THE BENEFIT OF THE DOUBT
Frederik came impatiently up the home
walk. The old house was bathed in moonlight;
the walk itself leading up to it was sweet with the
scent of wet flowers. The whole place carried
a peaceful air, as if a blessing rested upon it.
But Frederik heeded nothing saw none of
the beauty and mystery. His mind was filled with
quite different things.
He had waited for hours at the hotel,
expecting Hicks or his lawyer. When no one arrived
at the hour agreed upon, Frederik felt a bit uneasy,
but he tried to persuade himself that Hicks had merely
missed the train and would come on the next one.
With growing apprehension he waited, smoking innumerable
cigarettes while the evening wore on, till finally
the last train had come and gone. There was nothing
to do but go back to the house, and face the other
matter. And he dreaded it! Oh, how he dreaded
He could not bear the thought of Kathrien’s
eyes that had first doubted, then accused, then condemned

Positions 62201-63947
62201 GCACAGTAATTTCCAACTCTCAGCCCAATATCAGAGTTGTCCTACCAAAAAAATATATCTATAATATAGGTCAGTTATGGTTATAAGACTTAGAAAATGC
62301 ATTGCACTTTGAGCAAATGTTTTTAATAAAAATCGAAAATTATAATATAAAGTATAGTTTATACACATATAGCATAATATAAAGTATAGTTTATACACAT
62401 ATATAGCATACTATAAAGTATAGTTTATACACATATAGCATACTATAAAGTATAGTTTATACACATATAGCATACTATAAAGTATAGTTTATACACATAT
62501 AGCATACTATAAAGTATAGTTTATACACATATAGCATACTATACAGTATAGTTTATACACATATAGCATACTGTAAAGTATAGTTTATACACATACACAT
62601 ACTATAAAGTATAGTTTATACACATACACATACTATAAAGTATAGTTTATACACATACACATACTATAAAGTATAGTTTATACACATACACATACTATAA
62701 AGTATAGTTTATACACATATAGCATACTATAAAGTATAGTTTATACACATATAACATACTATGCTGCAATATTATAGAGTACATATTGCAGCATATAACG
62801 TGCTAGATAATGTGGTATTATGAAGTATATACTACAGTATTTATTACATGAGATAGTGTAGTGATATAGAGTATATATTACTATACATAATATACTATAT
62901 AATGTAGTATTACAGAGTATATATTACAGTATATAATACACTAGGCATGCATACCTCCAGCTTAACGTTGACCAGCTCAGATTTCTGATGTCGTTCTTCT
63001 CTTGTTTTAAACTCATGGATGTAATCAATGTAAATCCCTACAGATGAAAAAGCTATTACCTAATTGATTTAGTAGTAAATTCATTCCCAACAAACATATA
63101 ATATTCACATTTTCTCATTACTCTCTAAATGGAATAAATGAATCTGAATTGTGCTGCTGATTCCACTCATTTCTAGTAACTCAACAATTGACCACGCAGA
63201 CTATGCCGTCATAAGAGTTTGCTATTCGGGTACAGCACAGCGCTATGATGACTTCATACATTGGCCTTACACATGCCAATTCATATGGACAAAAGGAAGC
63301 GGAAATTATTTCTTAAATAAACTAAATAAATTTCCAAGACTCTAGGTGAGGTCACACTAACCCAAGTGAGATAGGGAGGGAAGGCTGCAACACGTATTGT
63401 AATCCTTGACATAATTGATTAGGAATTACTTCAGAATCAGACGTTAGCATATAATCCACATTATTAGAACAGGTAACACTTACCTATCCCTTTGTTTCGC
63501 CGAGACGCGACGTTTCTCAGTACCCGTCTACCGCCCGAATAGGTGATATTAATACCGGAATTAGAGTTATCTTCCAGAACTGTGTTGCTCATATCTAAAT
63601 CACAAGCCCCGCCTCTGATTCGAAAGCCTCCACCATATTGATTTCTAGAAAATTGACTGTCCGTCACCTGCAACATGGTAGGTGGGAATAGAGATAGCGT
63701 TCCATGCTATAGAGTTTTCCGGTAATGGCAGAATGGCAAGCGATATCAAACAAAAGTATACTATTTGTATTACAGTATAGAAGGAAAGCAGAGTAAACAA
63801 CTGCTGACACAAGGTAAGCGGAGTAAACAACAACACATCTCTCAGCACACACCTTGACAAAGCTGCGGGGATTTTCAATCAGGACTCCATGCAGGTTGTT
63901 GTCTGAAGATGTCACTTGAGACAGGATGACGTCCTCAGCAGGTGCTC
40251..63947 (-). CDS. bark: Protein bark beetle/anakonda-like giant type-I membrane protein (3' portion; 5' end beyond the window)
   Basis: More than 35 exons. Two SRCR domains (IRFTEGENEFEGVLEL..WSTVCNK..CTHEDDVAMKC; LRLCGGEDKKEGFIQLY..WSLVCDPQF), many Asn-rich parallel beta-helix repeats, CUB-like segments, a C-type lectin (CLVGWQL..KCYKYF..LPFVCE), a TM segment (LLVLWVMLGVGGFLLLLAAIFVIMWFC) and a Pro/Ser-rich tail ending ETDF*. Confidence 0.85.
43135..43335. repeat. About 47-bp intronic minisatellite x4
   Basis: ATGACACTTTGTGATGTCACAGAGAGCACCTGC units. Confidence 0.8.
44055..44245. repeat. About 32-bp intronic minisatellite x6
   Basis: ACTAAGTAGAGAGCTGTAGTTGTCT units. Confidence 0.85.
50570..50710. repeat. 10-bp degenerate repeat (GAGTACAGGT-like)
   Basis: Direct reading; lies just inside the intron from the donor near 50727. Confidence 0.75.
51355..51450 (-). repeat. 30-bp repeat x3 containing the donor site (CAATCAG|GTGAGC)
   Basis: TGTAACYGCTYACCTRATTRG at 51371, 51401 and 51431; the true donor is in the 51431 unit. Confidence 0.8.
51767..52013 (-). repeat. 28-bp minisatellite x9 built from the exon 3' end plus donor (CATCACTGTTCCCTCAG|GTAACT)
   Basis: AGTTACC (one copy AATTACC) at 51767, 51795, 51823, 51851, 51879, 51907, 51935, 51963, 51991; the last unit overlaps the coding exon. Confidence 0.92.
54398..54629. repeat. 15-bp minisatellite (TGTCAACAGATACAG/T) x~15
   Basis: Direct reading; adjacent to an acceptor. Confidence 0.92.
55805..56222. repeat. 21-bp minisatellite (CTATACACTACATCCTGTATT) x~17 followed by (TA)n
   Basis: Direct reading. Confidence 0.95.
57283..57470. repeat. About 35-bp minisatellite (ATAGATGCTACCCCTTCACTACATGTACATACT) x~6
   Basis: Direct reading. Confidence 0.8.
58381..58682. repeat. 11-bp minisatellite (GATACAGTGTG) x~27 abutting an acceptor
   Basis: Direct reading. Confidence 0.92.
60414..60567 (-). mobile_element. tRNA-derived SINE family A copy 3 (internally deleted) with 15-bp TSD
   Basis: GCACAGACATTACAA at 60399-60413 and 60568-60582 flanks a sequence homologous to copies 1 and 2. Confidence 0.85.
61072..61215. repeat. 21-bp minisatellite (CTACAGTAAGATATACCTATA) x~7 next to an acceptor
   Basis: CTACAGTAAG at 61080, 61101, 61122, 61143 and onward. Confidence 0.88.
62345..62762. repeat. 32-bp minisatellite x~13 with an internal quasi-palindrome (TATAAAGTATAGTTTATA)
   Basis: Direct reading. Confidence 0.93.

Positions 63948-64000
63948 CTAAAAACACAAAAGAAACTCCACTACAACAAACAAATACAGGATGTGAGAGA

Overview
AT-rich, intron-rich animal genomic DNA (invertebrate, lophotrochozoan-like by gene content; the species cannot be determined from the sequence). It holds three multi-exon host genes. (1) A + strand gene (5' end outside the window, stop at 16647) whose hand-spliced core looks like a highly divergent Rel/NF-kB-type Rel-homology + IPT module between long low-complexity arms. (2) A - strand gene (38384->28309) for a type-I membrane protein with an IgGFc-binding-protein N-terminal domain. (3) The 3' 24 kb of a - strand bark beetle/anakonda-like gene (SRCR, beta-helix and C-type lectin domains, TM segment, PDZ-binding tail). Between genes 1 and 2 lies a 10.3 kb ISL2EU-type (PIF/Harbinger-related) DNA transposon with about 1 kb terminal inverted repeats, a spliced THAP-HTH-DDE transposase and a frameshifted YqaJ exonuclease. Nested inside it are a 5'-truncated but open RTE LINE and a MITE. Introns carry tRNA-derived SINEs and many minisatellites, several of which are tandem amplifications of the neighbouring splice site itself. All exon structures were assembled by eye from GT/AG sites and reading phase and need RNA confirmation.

him. All the while he had waited at the hotel,
he had remembered those eyes. If he had not loved
her sincerely the situation would have been comparatively
easy for him; he could simply have cleared out spent
the rest of his days in Europe, if necessary, so that
he might never see or hear of any one connected with
Grimm Manor again in all his life.
But Kathrien! Who could have
been near her and ever forget her? The
turn of her head, the absolute sweetness of her the
sunshine she radiated, made it utterly impossible
for one to think of forgetting of living
all one’s long life without her. Frederik
threw away his cigarette and lighted another as he
stood outside the windows of the house and looked
Oom Peter was there how
could he go in then? Common sense told him that
he had been smoking too much and his nerves had gone
bad that he had become an old woman with
his fears and tremblings; yet he knew Oom
Peter was there Well (he shrugged his shoulders),
about all the harm that could be done had been
done, and he had the money now, anyway, so he might
as well go in and find out the present state of affairs.
There might be, there ought to be, some word from
Hicks by this time. With tight-shut lips, he
walked quickly up the “stoop” steps and
into the house.
As he came into the living-room he
glanced at the doctor, who, with bulky form crouched